Tuesday, August 26, 2014

One big day

Last Friday I got to go on a whirlwind trip around this region. My friend was picking up one of the former residents of "our" orphanage to take her to the USA for medical treatment. So, she turned that into a day-long journey to visit many others who have been moved on into other institutions.

From our last trip to visit the boys
We left at 7:00 to go to Kakhovka and get Oksana first. It took a while there, because we had to finish up complicated paperwork and wait for many different officials to sign forms and check documents. Oksana was mostly packed, but we also helped her finish getting her things together for her big trip.

Next we went on to Kairy, where Slava and Sergei are. On the way there, I was able to translate for my friend while she told Oksana about the homes that are going to be built soon. Since the medical trip to the states is also going to be a fundraising trip for those, she had to know what is planned. Her eyes got bigger and bigger as she heard all about it. A home for her to live in?!?

When we got to Kairy, I asked to meet someone in charge. Last time seemed a bit strange, in that no one introduced themselves officially, and we didn't interact with any of the workers. They just kind of threw the boys at us, and then snatched them away again in the end. So, at my request, the head doctor came out to talk to us. He seemed nice, and he really surprised me when I was asking questions. When an American volunteer stands there and asks what needs they have and how we can help, honestly, I'm afraid that I would usually expect a long list and big requests. He didn't do that. He told us just to keep visiting and supporting "our boys." He also assured me that we can bring them whatever we want to, and that they'll be able to keep it. Beyond that he gently told us never to go inside again (like we did last time) because "psychos" live there, and it's dangerous to our lives and health. But he was nice about it.

Then they brought the boys out to us. They looked so much better! They're in separate groups now, and they seem settled and happy as can be expected. Slava is down on the first floor now, so he can get outside with his wheelchair. Sergei greeted us with his usual hugs and yells. "Uncle Sasha" (my friend's project manager) had brought a little radio as a gift, and Slava was so excited to have it. He had me take him around the grounds to show his new treasure to all his friends. Sergei was more interested in the juice and cookies we brought. Both boys were glad to see Oksana, who had always been like a big sister to them. There was much more laughter and smiling this time than last. Sergei even joked, in his own way, with gestures, when the nanny came back to get him at the end of our time together. He clearly communicated that he wasn't going with her, he was going to stay with us! But it was with lots of smiles and fun. (As opposed to last time, when he wasn't even trying to communicate.) And he obviously felt comfortable with her.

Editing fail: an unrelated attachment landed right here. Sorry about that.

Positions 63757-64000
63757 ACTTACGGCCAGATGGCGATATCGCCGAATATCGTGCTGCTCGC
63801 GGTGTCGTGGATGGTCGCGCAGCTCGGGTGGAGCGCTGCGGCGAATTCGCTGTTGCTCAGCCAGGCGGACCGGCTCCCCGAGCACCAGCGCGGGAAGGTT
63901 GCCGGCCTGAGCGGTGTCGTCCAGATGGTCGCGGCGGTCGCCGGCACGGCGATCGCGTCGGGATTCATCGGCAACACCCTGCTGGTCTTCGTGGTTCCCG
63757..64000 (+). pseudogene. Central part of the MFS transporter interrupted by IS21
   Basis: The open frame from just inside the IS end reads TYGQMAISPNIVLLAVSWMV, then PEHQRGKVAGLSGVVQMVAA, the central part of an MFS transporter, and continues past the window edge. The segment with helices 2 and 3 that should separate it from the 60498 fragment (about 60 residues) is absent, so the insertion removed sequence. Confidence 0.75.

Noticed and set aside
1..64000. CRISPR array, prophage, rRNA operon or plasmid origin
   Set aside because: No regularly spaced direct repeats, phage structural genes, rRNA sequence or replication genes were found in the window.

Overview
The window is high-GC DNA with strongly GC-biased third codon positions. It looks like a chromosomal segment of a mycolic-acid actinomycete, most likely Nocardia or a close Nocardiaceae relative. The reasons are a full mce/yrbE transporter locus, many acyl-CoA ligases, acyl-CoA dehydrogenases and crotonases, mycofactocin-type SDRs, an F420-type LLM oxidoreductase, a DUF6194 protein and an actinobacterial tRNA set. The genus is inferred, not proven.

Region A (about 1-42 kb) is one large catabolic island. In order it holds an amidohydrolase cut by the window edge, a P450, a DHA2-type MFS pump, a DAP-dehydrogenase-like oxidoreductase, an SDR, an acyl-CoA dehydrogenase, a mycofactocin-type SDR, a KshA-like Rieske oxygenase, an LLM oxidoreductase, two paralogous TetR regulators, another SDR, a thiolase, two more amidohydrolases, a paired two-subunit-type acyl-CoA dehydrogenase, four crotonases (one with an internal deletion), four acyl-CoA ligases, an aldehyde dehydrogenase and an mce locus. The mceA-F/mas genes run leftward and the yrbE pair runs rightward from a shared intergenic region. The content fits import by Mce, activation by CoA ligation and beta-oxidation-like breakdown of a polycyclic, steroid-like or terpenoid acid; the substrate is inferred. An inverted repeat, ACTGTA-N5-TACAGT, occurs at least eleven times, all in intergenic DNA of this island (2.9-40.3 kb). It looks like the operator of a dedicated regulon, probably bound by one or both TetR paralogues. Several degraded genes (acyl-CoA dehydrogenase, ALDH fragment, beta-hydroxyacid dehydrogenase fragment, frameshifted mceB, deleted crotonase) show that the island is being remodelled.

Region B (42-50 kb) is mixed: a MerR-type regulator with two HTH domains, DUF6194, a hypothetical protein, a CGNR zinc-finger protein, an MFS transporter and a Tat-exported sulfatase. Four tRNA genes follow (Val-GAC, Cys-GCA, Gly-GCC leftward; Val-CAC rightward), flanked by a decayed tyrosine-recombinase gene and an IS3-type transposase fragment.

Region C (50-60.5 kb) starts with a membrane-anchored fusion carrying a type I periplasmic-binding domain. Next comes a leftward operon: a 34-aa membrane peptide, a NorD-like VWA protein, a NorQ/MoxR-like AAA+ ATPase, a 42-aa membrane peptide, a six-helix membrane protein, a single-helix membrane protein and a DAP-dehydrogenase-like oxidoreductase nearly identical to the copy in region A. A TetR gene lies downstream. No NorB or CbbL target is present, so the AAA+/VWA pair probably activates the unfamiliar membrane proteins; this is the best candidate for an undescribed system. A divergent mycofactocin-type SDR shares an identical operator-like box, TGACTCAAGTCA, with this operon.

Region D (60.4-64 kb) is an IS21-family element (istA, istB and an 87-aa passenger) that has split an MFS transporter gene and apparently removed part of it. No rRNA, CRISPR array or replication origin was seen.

After that we headed on to Dnepryani, where there is another home for mentally challenged boys and men. I only knew a few of them before this, but it was good to meet others who had come from "our" orphanage earlier. Of course, they were also thrilled to see Oksana and my friend and their Uncle Sasha. They gathered in a room with us, and Oksana encouraged them and told about her upcoming trip. One of the boys emphatically signed that he wanted to pray, so we had a time of prayer for Oksana, her travels, and all the boys sitting there in that home.

From there we bounced on to Tsyurupinsk. It was the hottest day of the year, and the roads are always bumpy, and by this point we were all pretty wilted. But, Oksana was very excited to be going back to the place she considers home, and her excitement revived all of us a bit. There was lots of happy screaming to greet her when we arrived, and we spent some time just visiting with everyone.

And then home.

P.S. They were setting this up when we got to the bridge. There has been a block post there all along, but they moved the one BTR out into the center, and they were sandbagging it when we went by. I think Oksana was a bit surprised, because she hadn't seen any of this developing all along.

1 comment:

Baba Julie said...

Phyllis - the ministry you are having with the orphanages is amazing! And, you seem to be so happy doing it! I am so happy for you! Do you think you could put together some of your work and Will's into a "newsletter" format? I think more people should see this. It is wonderful!! Love you!